Summer Session

Summer Session – Too Cool for the Cool School

This Summer Session we’re going Back to School, and in addition to providing pedagogical resources and investigating the state of arts education, we are also looking at work that is informed by the idea of “school.” Today we bring you a review from Catherine Wagleys column L.A. Expanded, wherein Wagley reviews separate gallery exhibitions by Craig Kauffman and Liz Craft. Wagleys analysis pivots around the notion of “school” as a particular aesthetic within an artistic movement and “school” as a craft aesthetic, drawing an intriguing connection between the obsession with materiality seen in both Kauffmans “Cool School” sleekness and the disheveled aggression of Crafts sculptures. This article was originally published on April 30, 2010. 

Craig Kauffman, "Untitled," 2009. Drape-formed plastic with acrylic lacquer & glitter.

Craig Kauffman. Untitled, 2009; drape-formed plastic with acrylic lacquer & glitter.

Craig Kauffman has a shoe fetish. He’s had it since he was a child. “My mom wore high heels,” Kauffman explained in a 2008 interview, the same interview in which he talked about the affect campy lingerie ads from Frederick’s of Hollywood had on his adolescent mind. (“Blow-up bras, stuffed padded bras, rear ends,” Kauffman recalled. “[Frederick] was a genius.”) The work that stems directly from Kauffman’s fetish—dumb-fisted, transparent paintings that L.A. Times critic Christopher Knight recently referred to as “rather tepid”—is far from compelling. But the fact that the artist known for sleek, vacuum-formed abstractions lusts after stilettos and patent leather pumps? That is compelling, especially since freshly lacquered custom car parts are more often assumed to be Kauffman’s main muse.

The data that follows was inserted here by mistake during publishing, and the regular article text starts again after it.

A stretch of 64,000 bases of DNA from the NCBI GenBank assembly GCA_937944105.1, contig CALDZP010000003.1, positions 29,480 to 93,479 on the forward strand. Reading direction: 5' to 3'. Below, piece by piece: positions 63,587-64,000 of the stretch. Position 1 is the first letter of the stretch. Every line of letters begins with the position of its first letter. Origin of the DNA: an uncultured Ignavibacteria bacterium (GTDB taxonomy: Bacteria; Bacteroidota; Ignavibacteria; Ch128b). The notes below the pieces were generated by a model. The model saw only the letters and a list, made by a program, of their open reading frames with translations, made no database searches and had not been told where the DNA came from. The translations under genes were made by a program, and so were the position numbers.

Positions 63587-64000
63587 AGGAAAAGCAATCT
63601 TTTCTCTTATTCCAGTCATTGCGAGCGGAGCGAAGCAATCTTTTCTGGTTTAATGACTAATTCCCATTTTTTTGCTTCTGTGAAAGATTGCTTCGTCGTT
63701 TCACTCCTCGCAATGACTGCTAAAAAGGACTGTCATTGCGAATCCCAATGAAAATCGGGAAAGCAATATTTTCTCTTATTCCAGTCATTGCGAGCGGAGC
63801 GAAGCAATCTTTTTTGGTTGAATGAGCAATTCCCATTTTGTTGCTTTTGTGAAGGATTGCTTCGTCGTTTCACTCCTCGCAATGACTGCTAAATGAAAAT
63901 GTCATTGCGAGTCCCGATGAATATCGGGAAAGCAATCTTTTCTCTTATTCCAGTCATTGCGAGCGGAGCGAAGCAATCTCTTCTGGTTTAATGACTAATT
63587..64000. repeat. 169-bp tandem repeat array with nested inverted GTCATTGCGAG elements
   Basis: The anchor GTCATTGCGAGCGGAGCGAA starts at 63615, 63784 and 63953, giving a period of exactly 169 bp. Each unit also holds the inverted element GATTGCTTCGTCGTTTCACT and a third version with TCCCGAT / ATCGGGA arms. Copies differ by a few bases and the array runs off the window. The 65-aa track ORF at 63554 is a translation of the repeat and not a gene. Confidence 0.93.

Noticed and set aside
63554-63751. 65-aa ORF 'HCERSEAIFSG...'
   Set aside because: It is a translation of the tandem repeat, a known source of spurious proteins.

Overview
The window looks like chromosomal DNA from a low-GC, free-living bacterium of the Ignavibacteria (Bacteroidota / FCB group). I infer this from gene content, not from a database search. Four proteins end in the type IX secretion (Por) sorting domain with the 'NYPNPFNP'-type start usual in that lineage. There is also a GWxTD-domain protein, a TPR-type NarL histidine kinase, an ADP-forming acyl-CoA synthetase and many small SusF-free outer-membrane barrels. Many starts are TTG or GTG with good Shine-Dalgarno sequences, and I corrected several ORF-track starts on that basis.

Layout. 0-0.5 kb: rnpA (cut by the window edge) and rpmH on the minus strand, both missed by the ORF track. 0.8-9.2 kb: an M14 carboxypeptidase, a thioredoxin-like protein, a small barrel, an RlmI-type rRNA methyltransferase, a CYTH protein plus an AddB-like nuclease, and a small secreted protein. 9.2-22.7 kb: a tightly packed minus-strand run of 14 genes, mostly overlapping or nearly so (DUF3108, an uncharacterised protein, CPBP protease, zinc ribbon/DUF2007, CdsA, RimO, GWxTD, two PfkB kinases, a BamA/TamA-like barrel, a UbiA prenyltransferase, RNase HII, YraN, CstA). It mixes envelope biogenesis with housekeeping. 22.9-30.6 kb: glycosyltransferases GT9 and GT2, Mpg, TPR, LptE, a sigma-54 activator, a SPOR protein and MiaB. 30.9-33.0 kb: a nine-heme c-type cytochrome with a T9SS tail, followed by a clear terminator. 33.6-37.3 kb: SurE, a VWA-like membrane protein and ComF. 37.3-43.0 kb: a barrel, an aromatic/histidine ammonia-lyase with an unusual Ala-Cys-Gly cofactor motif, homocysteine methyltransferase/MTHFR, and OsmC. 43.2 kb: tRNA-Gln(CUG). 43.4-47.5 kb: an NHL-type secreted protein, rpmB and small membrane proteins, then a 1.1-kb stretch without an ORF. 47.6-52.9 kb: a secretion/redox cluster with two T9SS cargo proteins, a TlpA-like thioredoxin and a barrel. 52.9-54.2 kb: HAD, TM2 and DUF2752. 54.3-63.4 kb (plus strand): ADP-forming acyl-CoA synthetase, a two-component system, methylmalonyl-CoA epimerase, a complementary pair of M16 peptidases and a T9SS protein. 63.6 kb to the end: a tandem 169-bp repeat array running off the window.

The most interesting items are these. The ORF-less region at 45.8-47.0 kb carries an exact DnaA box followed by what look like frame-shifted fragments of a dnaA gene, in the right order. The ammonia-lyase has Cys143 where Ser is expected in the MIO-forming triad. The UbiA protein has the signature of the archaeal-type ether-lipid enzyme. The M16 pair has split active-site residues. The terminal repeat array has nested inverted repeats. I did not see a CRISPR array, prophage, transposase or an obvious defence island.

New Work, Kauffman’s soon-to-close exhibition at Frank Lloyd Gallery, features two paintings of shoes, but these hang on an unobtrusive side wall. The central attraction, a series of delicate, drape-formed plastic shells that look like glitter-filled candy dishes, hang in the main gallery. The glitter is real and, like the acrylic wall reliefs Kauffman began making back in the 1960s, each shell has a perfectly smooth surface. The hot pink, aqua, Astroturf green, and lavender that color these sculptures have the manicured gloss suited to a Prada showroom.

Read the full review here.

Share

Summer Session

Summer Session – Five Tips for Teaching with Works of Art

For our countdown to September we’re going Back to School, which means examining works concerned with teaching and learning, revisiting the state of education in the arts, and providing pedagogical resources for teachers and students. Today we bring you a video from our friends at the Museum of Modern Art that offers strategies for teaching with works of art. While the video is geared toward teaching younger children, the tips provided can also be useful for any audience that is not familiar with thinking through artwork. This video was originally uploaded on December 30, 2013.